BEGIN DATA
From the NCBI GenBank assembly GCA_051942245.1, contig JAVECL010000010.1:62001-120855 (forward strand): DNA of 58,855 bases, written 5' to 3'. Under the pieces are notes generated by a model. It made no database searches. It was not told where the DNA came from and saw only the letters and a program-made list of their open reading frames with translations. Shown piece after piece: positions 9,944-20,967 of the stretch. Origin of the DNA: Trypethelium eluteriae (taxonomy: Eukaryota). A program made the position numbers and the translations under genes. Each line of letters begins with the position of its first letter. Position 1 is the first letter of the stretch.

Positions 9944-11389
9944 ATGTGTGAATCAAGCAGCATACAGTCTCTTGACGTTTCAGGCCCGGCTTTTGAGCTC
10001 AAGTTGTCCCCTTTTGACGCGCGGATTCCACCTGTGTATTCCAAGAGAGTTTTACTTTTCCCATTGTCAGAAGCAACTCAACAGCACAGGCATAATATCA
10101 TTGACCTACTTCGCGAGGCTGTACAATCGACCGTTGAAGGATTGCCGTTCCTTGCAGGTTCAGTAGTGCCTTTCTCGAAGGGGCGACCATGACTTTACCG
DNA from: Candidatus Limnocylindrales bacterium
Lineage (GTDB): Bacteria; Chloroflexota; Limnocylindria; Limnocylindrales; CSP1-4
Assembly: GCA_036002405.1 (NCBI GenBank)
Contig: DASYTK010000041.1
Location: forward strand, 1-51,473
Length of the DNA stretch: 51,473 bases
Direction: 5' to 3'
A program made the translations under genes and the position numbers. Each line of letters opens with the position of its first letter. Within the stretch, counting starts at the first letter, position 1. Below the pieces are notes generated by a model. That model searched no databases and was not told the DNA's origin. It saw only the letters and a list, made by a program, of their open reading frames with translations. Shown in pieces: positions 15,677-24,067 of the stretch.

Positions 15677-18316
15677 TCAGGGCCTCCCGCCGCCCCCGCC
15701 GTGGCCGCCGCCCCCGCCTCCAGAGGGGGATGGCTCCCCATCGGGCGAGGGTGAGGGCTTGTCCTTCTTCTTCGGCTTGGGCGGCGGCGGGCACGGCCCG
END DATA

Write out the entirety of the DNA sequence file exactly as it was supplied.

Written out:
From the NCBI GenBank assembly GCA_051942245.1, contig JAVECL010000010.1:62001-120855 (forward strand): DNA of 58,855 bases, written 5' to 3'. Under the pieces are notes generated by a model. It made no database searches. It was not told where the DNA came from and saw only the letters and a program-made list of their open reading frames with translations. Shown piece after piece: positions 9,944-20,967 of the stretch. Origin of the DNA: Trypethelium eluteriae (taxonomy: Eukaryota). A program made the position numbers and the translations under genes. Each line of letters begins with the position of its first letter. Position 1 is the first letter of the stretch.

Positions 9944-11389
9944 ATGTGTGAATCAAGCAGCATACAGTCTCTTGACGTTTCAGGCCCGGCTTTTGAGCTC
10001 AAGTTGTCCCCTTTTGACGCGCGGATTCCACCTGTGTATTCCAAGAGAGTTTTACTTTTCCCATTGTCAGAAGCAACTCAACAGCACAGGCATAATATCA
10101 TTGACCTACTTCGCGAGGCTGTACAATCGACCGTTGAAGGATTGCCGTTCCTTGCAGGTTCAGTAGTGCCTTTCTCGAAGGGGCGACCATGACTTTACCG
DNA from: Candidatus Limnocylindrales bacterium
Lineage (GTDB): Bacteria; Chloroflexota; Limnocylindria; Limnocylindrales; CSP1-4
Assembly: GCA_036002405.1 (NCBI GenBank)
Contig: DASYTK010000041.1
Location: forward strand, 1-51,473
Length of the DNA stretch: 51,473 bases
Direction: 5' to 3'
A program made the translations under genes and the position numbers. Each line of letters opens with the position of its first letter. Within the stretch, counting starts at the first letter, position 1. Below the pieces are notes generated by a model. That model searched no databases and was not told the DNA's origin. It saw only the letters and a list, made by a program, of their open reading frames with translations. Shown in pieces: positions 15,677-24,067 of the stretch.

Positions 15677-18316
15677 TCAGGGCCTCCCGCCGCCCCCGCC
15701 GTGGCCGCCGCCCCCGCCTCCAGAGGGGGATGGCTCCCCATCGGGCGAGGGTGAGGGCTTGTCCTTCTTCTTCGGCTTGGGCGGCGGCGGGCACGGCCCG